Write well. Write often. Edit wisely.
Cut story elements that no longer match the story that’s emerged when you write and rewrite. Sometimes finessing an element isn’t the answer. Sometimes you’ve got to ruthlessly cut out what doesn’t fit.
Proofreading can be tough, but your stories deserve the attention to detail that a good proofreading can provide. Learn some tips for proofing your own work.
Tips for a mix of writing situations you might have trouble with including weaved or wove, may or might, and set or sit.
A look at words, punctuation, and writing elements that can be safely excised from novels, creating more memorable fiction.
Explore how the change in words affects individual moments and scenes and stories, and how words can direct fiction.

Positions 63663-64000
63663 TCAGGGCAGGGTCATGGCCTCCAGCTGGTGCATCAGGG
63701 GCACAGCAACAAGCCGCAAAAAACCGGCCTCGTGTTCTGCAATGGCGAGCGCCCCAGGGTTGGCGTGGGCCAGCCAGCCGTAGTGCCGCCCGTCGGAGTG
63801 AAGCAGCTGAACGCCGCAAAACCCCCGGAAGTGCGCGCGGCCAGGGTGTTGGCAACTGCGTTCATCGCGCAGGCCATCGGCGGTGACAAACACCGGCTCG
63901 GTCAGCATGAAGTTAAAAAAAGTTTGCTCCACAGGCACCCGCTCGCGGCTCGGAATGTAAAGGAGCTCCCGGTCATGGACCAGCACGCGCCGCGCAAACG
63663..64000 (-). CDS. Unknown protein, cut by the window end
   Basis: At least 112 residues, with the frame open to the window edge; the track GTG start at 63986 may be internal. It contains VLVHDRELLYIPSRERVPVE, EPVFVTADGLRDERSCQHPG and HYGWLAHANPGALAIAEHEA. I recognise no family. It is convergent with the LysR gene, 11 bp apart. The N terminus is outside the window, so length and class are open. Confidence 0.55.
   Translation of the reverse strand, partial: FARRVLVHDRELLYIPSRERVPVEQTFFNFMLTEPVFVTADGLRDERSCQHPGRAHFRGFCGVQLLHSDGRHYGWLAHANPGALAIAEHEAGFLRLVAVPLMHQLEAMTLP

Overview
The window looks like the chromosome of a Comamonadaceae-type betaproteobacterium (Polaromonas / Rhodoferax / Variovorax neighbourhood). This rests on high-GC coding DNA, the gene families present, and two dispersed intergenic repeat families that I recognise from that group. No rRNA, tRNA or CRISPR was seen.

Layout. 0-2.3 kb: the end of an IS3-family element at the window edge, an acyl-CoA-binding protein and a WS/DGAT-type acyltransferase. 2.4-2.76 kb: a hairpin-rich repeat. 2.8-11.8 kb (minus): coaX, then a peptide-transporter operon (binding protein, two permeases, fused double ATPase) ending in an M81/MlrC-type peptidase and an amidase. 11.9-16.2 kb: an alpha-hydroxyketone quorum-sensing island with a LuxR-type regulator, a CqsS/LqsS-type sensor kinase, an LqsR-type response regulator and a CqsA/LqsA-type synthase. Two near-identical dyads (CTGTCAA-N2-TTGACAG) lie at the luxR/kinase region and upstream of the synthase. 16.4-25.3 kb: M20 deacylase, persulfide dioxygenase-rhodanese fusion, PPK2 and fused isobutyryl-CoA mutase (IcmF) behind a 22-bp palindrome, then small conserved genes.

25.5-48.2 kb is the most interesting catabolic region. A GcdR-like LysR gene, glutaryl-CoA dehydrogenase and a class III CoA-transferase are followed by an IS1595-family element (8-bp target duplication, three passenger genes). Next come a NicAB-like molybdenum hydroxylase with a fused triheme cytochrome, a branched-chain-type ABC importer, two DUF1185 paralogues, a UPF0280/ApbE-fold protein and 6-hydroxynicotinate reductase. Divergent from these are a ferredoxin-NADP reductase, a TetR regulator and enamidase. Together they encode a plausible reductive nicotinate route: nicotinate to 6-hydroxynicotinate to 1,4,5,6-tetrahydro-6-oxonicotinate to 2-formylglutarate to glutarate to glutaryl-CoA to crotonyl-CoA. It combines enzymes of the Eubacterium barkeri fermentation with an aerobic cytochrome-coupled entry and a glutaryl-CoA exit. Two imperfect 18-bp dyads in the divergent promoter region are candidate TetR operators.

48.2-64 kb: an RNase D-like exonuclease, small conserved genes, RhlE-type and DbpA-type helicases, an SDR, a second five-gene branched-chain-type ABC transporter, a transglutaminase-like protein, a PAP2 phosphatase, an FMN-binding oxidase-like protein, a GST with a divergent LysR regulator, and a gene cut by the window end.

A quick guide to manuscript clean-up. By the time you need these tips, you should have worked through multiple drafts of your story. The manuscript should also have been edited—by you or others—and proofed—also by you or others.
The use of there’s for there are—is it acceptable?
Write hot, edit cold was advice originally given to ad writers, but it’s great advice for any writer. A look at the advantages of editing and analyzing manuscripts with a cool head and from a distance.
Unnecessary words can burden your stories with flab, make them sag. The wrong words can even diffuse the impact you’re trying to create. Be alert for these phrases and words that can dull your fiction.
There’s more to story than mechanics and plot and characters. What impression does your story make? How does it hit you? And have you conveyed that impression to readers?